Marathon Course Info
Running on the Ragged Edge of the Western World
Point to point, moderately difficult, with rolling hills, Big Sur is the largest rural marathon in the world. The course winds through redwoods, alongside ranches, and offers stunning views of the Pacific Ocean. It is USATF certified and a Boston qualifier.
The Big Sur International Marathon course is USATF certified (#CA18098RS) and AIMS/World Athletics certified (USA-2019-063) as measured by a World Athletics/AIMS Level A measurer.
Average Temperature: 50°-60° F.
Average Humidity: 30-50%
COURSE TIME LIMIT
Marathoners: PLEASE READ THIS. IT’S REALLY IMPORTANT.
In order to help you have the best experience possible race day, we need to make sure you understand our marathon course time limit and rules.
Six Hour Time Limit
While it took millions of years for wind and water to carve the California coastline, you only have six hours to run between Big Sur and Carmel. A six hour pace is the hard and fast, we-really-mean-it time limit (13:45 minutes-per-mile). Please keep in mind that this road is the only access for a 90-mile stretch of the central California coastline. Our permit requires us to reopen the road on time at 1 PM for resident, business, and tourist access.
Be Sure and Choose the Right Event for Your Pace
If there is even a chance you may struggle to maintain a 13:45 per-mile pace up and down our awesome hills and into a sometimes-fierce head wind, we strongly suggest you enter our 21-Miler. You still get to enjoy the climb up Hurricane Point, take your picture at Bixby Bridge, and munch a strawberry about three miles from the finish. And you have a lot more time to finish: 6:30 hours or an 18:45 minute pace for 21 miles. You still get an awesome medallion at the finish line and your name in the results book. The 21-Miler is great for runners and power walkers.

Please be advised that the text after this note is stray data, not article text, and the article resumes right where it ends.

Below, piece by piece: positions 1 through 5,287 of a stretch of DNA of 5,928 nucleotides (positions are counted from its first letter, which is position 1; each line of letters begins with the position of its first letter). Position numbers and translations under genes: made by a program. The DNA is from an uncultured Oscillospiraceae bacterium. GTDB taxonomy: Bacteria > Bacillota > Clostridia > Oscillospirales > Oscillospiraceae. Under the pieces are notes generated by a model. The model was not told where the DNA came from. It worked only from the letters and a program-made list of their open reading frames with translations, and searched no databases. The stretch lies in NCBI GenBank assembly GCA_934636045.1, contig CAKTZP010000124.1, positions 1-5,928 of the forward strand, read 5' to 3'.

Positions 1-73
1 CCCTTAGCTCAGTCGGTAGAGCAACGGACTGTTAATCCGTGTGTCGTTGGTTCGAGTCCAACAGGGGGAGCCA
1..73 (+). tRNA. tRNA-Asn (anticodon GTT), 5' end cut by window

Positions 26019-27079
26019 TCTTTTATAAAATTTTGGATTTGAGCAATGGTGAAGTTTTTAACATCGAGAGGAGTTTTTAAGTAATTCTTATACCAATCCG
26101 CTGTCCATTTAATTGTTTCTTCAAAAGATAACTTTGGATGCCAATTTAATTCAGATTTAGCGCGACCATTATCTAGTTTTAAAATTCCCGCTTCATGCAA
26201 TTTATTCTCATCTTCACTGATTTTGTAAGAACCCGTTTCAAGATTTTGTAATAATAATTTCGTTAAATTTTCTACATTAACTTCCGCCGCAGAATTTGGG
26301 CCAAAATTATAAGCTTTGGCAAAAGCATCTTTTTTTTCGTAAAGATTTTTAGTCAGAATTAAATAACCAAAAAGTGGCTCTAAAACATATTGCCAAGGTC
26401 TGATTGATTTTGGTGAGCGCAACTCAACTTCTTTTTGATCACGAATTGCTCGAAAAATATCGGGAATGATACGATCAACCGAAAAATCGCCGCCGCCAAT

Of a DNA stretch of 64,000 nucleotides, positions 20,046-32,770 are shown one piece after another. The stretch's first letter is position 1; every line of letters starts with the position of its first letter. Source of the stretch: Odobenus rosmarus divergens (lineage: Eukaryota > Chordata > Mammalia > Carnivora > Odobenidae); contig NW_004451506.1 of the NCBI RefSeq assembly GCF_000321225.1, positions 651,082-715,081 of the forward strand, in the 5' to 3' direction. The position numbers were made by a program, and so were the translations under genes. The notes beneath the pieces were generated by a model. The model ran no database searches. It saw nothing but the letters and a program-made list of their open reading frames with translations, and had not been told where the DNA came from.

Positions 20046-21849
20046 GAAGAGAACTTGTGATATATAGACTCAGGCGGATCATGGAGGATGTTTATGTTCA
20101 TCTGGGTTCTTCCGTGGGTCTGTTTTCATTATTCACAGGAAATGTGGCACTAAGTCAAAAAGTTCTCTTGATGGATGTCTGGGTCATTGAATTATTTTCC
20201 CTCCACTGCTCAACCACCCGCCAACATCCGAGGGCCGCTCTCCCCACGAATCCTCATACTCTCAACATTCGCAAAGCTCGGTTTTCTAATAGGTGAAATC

To view the marathon course map and elevation chart, click HERE.
Water stations, plus Gatorade Endurance, are approximately every two miles. GU is available at two aid stations on the course.
The Yamaha piano at Bixby Bridge, Taiko drummers halfway up the climb to Hurricane Point, belly dancers near mile 24 and much more. An eclectic mix of classical, jazz, and rock and roll provided by local musical groups are throughout the course and at the finish.